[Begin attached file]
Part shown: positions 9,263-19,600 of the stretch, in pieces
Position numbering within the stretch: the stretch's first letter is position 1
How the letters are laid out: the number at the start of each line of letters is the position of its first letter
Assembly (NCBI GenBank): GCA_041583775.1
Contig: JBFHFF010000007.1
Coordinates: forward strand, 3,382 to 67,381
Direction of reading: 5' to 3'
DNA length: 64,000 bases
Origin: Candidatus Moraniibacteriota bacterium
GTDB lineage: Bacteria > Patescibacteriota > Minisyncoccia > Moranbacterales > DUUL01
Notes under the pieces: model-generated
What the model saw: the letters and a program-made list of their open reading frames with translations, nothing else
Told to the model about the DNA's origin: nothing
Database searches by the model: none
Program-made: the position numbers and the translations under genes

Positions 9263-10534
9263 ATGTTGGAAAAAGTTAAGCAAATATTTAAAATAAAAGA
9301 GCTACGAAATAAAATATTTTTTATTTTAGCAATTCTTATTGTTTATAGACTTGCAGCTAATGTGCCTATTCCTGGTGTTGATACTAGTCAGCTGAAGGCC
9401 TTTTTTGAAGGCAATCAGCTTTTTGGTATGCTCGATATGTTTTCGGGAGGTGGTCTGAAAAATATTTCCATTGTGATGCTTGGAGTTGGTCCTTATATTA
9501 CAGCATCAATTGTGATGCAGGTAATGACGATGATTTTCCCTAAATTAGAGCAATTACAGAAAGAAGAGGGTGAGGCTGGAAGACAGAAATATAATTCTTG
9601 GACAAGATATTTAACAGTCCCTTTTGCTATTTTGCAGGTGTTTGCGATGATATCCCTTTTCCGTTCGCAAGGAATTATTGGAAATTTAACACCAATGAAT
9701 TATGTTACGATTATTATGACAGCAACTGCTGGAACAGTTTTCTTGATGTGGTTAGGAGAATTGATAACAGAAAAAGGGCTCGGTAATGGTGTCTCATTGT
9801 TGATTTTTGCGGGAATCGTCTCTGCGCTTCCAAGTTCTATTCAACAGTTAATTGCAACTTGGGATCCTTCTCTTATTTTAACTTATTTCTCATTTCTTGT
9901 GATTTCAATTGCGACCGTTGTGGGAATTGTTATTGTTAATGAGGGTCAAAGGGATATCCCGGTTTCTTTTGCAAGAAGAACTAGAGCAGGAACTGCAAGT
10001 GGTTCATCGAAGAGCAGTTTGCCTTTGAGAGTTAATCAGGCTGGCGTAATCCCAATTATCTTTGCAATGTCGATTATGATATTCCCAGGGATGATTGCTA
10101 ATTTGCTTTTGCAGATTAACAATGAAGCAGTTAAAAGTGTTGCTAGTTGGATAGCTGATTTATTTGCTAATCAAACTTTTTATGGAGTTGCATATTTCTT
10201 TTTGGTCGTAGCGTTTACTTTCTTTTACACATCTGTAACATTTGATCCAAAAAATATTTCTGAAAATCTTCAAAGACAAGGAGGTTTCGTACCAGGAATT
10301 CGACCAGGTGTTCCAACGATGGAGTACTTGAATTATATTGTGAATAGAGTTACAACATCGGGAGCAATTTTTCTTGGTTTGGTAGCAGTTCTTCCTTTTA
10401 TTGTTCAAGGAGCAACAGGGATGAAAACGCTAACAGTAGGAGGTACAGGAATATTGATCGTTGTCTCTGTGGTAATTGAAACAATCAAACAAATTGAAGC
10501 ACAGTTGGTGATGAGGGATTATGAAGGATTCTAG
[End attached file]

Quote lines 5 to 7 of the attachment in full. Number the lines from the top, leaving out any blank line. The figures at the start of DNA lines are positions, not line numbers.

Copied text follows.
Contig: JBFHFF010000007.1
Coordinates: forward strand, 3,382 to 67,381
Direction of reading: 5' to 3'